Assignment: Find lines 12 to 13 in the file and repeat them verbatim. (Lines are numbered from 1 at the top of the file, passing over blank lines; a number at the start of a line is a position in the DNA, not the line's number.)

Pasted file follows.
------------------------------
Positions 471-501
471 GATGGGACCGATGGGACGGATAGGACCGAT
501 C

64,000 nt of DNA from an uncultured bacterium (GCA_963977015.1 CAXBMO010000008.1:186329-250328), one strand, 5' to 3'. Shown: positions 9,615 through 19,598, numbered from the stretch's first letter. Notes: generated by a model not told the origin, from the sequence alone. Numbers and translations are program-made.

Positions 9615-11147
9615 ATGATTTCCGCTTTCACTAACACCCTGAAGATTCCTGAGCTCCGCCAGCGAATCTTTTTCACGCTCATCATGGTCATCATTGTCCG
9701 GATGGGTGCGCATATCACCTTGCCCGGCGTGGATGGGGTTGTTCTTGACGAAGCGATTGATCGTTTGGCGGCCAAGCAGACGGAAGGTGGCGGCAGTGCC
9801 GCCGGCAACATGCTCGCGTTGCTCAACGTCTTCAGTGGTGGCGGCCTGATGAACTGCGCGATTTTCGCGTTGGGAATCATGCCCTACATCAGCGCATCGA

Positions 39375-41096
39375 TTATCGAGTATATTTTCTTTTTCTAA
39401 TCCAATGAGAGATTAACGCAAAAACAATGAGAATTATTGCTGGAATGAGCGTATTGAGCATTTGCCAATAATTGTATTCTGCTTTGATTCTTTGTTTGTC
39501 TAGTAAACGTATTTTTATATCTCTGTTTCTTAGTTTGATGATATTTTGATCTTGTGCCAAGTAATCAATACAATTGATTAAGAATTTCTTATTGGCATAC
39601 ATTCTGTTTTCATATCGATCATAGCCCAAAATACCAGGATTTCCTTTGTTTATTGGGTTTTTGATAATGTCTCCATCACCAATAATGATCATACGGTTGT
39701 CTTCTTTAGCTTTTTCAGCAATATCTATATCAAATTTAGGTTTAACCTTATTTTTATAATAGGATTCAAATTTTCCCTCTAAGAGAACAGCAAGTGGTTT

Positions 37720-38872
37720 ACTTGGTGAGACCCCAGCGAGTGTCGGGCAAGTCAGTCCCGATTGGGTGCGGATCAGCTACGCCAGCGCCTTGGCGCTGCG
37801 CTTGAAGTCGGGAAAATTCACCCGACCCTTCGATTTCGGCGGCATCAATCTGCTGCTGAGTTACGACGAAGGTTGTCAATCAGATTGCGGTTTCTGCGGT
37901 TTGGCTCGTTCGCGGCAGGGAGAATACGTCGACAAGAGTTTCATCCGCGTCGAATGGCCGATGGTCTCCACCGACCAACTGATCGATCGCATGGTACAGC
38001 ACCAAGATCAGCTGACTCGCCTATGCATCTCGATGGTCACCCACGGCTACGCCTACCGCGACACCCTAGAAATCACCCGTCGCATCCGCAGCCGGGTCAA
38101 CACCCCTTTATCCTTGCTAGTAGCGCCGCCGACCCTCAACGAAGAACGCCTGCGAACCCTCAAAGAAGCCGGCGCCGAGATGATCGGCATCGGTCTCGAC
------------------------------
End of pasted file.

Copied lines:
39501 TAGTAAACGTATTTTTATATCTCTGTTTCTTAGTTTGATGATATTTTGATCTTGTGCCAAGTAATCAATACAATTGATTAAGAATTTCTTATTGGCATAC
39601 ATTCTGTTTTCATATCGATCATAGCCCAAAATACCAGGATTTCCTTTGTTTATTGGGTTTTTGATAATGTCTCCATCACCAATAATGATCATACGGTTGT